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Hi All
what is the best way to write SQL statement that is compatible with mysql,oracle,and mssql database.
for example when i try to execute this:

INSERT INTO "table_name ("date") VALUES (to_date('2011-02-11 16:48:08','yyyy-mm-dd hh24:mi:ss'));

it works in oracle,but this query will give error: to_date is not exist when i try to execute it in MYSQL database.
but this follwoing SQL works on mysql and not work in oracle:

INSERT INTO t_sys_log (date) VALUES ('2011-11-11');

So can you please help me to solve date problem compatibility in mysql and oracle and tell me if there is a way to make standard SQL statement works in rracle,mssql, and mysql ? Thank You

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I don't think SQL standards include date functions, so this could be a bit difficult... –  FrustratedWithFormsDesigner Feb 11 '11 at 15:36

3 Answers 3

Yes, to_date will not be available to both databases, as it is a SQL extension which was only offered by Oracle.

It gets more challenging the deeper you go. Date is not quite the same thing as Timestamp, so you'll find yourself stuck where you'll want Timestamps in some databases and Dates in others. This is because there are databases where Date only contains a calendar date, and not any associated hours, minutes, and seconds.

MSSQL dates are also subject to the platform's timezone rules, while other databases don't hold dates subject to timezone rules in the same manner.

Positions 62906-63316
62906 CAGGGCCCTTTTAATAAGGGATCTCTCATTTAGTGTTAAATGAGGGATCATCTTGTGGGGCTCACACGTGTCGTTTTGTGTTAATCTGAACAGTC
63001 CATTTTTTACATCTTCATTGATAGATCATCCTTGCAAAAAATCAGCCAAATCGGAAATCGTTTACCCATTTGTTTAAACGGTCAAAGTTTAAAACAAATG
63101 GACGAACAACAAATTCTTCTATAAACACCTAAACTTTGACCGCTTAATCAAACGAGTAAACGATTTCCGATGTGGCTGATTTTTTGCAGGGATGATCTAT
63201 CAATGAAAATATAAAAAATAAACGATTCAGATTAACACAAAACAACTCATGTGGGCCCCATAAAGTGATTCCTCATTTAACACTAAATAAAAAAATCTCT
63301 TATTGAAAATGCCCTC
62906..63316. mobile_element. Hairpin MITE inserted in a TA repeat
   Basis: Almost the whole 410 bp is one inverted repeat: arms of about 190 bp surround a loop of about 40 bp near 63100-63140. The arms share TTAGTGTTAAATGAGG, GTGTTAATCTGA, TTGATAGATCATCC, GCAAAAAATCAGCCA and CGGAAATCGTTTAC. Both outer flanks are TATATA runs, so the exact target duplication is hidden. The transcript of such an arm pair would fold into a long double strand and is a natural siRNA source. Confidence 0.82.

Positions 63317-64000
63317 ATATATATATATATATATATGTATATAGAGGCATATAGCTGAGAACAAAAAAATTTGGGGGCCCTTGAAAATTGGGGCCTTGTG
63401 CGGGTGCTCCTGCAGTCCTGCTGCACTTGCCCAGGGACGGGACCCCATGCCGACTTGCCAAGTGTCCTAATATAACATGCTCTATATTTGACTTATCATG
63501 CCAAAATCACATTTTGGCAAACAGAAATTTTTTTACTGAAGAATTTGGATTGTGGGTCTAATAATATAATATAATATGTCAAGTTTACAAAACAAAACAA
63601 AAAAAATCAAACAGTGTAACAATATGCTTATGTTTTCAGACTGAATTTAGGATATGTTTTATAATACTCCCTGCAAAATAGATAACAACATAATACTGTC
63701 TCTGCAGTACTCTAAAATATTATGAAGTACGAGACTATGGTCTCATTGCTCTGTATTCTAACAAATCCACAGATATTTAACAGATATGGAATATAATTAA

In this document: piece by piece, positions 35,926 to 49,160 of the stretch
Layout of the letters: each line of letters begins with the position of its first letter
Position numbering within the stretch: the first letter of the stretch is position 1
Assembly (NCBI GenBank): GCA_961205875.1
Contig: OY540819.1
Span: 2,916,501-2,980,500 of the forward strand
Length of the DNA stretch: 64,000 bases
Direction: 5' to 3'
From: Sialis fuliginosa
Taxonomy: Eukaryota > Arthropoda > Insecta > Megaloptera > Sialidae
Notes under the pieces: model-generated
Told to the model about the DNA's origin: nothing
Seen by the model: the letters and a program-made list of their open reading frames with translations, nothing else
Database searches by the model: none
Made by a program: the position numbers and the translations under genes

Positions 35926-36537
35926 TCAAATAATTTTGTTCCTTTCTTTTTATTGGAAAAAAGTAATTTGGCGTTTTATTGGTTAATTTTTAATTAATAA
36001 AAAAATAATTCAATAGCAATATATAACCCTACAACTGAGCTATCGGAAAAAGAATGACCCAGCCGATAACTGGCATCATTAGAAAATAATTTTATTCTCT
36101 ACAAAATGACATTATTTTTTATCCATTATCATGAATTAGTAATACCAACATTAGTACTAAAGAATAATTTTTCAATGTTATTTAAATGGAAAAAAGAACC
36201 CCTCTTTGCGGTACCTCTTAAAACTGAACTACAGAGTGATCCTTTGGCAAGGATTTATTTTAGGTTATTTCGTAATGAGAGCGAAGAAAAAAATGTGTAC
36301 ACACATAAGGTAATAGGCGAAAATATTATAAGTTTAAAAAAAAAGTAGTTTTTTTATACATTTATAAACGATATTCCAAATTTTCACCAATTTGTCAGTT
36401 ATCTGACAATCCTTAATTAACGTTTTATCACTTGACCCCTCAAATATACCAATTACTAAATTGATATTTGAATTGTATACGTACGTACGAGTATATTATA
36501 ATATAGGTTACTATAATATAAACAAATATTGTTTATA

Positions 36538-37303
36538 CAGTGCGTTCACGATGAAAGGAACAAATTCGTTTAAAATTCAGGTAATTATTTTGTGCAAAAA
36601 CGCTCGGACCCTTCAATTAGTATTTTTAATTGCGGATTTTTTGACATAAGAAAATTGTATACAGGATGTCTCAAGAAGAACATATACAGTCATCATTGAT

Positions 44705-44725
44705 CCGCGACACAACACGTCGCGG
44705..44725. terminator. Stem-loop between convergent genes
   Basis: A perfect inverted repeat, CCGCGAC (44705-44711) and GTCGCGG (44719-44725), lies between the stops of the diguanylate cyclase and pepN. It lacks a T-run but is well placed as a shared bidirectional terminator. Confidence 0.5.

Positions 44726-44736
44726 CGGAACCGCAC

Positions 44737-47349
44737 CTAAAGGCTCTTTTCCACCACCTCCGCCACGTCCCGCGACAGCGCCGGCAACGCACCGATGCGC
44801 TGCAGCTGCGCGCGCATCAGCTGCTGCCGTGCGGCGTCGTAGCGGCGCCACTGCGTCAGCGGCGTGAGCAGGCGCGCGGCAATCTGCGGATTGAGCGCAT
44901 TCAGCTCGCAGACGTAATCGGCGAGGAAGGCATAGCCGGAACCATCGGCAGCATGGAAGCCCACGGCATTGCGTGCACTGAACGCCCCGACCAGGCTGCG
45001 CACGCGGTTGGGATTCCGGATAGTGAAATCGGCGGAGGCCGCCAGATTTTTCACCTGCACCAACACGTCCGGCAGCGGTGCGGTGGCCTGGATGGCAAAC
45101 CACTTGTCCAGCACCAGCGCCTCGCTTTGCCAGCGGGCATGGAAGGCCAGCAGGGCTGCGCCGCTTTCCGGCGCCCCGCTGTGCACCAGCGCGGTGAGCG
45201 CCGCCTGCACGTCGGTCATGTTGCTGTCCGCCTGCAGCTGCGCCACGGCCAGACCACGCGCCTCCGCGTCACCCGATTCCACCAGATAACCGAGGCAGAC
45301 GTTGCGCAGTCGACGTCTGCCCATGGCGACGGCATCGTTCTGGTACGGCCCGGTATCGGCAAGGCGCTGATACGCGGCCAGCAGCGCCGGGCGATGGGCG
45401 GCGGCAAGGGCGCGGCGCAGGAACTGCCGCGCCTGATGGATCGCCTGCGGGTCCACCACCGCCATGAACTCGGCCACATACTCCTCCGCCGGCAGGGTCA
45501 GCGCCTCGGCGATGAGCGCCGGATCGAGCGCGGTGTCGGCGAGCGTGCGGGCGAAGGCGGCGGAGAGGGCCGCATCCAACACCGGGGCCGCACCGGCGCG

In the end, if you really want it to work correctly, you need to write a software layer which translates dates into the formats required by the underlying database, giving up on the "one SQL statement to do all dates".

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Try the ANSI standard DATE literal

INSERT INTO t_sys_log (date) VALUES ( date '2011-12-31');

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Does SQL Server support this syntax? I know Oracle and MySQL do, but I haven't seen it in the MS docs. –  Vadim K. Feb 11 '11 at 20:18
@Vadim: no, SQL Server does not support ANSI date literals (PostgresQL, DB2, H2 and HSQLDB do support this as well) –  a_horse_with_no_name Feb 11 '11 at 23:38

I ran into that same problem. Unfortunately I couldn't find a good way to do it. Instead I created a plugable "helper" class (this was in Java), that was set along with the database driver. It had methods to create parts of the SQL statement that were DBMS specific.

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